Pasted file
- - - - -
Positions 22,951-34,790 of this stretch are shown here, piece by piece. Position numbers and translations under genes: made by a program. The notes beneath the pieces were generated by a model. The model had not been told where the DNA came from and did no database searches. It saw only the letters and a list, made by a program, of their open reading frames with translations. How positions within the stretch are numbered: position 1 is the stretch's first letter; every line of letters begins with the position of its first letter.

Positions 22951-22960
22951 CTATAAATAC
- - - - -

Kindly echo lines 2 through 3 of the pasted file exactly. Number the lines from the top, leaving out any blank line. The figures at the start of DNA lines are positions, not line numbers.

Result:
Positions 22951-22960
22951 CTATAAATAC